If 2005 was still a mass host, today t3n.de needs a suitable hosting infrastructure. In this article we give some insights behind the scenes: How has t3n.de been hosted in recent years? Which solutions were used? When and why was the system changed?
The beginnings of the mass host
When we started the third with t3n.de in 2005, our web presence with many other web projects was on a Debian root server at a large hosting provider in southern Germany. At that time, the Apache webserver still delivered our website and our MySQL server on the same machine ran with Debian default settings. We thought that was a nice solution. At least for a while. More precisely: Until someone came up with the idea that you could order our great print magazine for a limited time in our shop for free . What followed was the first “total impact” in our webhosting history: Within a few minutes, our shop was no longer accessible.
In such a moment, of course, one wonders what could have been improved by the MySQL setting, whether the Apache web server is properly configured, what options might have been available to better cache or use a PHP byte cache, … One day later we had a dedicated new rootserver – the largest that our mass host had in the program at that time (but still a self-assembled box with desktop chassis). Still, one problem remained: despite the new server, I was still the sole person responsible for running our website and had to think about what our future should be like.
Same hosting, new server – no solution
Now we had this new, great server with AMD processor and incredible 2 GB RAM – which we would laugh about today. There were still running all services on a machine, but at least no other web hosting projects. Over time, more and more internal ideas came to t3n.de. We started new portals such as the portal “socialnews” (then under the name hype!) And other directories such as our job portal , a marketplace for service providers , an open source directory and a startup directory, All of a sudden, we needed features like single sign-on, internal APIs, newsletters, generated sitemaps … We published more content, were better linked, and better indexed by major search engines.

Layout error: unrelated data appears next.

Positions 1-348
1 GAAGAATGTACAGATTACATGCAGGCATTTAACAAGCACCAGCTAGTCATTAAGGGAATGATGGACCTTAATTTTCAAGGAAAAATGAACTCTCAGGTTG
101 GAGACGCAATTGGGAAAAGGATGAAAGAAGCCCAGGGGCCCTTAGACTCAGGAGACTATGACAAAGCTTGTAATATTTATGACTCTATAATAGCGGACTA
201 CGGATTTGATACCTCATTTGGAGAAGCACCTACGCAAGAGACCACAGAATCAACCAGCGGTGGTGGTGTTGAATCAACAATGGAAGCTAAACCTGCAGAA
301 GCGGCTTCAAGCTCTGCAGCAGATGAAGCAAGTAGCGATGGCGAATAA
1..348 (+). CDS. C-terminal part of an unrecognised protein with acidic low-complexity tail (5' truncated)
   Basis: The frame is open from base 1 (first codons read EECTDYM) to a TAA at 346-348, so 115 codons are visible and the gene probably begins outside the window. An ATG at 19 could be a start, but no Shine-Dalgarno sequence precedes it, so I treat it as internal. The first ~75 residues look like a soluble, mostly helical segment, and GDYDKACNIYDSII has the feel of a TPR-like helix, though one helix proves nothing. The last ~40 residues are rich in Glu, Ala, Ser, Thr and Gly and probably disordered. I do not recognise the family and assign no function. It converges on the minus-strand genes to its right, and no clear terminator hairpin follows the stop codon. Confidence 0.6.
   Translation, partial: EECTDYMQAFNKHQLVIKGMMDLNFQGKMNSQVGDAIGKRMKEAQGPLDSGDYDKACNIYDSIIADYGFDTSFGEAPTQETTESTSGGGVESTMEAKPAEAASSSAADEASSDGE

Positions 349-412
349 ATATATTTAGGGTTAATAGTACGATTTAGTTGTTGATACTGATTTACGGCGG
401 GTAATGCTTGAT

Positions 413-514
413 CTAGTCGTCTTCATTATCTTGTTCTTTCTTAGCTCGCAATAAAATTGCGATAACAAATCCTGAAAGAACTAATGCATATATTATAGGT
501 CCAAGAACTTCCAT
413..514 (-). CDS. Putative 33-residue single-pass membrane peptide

In short: everything became more complex, our traffic was steadily increasing and at the same time we were always dissatisfied with our root server. The pure hardware performance was not the problem. Rather, we found in our beginnings as “great” found cheap concept of the hosting provider and the associated poor overall availability to create – “poor availability” stupidly when ordering was not in the product description 😉
When our server was completely unavailable for two days because of the extensive cable fire in the data center and the need to replace all the wires, we thought it would be a good time to rethink our hosting strategy.
The naive time of your own server cabinet in your own server room
Coincidentally, our need for change coincided with our move to a new office. There was a “server room” where you could at least schonmal a 19′-cabinet put in place and the connection was quite luxurious with 35 Mbit.
In addition, a web agency in the same building also operated hosting and we now had a system administrator trainee in our team, so that our hosting change from a cheap provider to their own server room after a round thing looked. It was for a while also: We could put together our own servers, but at the same time were smart enough to think of the most basic redundancy features such as hard drives in the Raid-1 and fallback power supply (at least schonmal in the closet).
Despite all the effort that we had with the compilation of the cabinet solution, the servers, the fail-safe power solution, etc., in the end the realization that even with reasonably good framework conditions and a team of two grown up now (including me), remained never could withstand the ever increasing demands with each Mehrtraffic.
We did not have any influence on a construction site excavator cutting off our own fiber-optic cable five kilometers away and we were offline for five hours. We had no influence on the fact that the air conditioning system was completely under-dimensioned during the construction of the building for a server room and it would have made no sense to implement our own solution for us. In addition, our landlord eventually came up with the idea that it might be useful to calculate the server space no longer as initially flat rate, but in addition to the electricity consumed. The subsequently introduced electricity meter then negated the still optimistic efficiency estimate. We had to think again something new. In addition, we gained more traffic every day and realized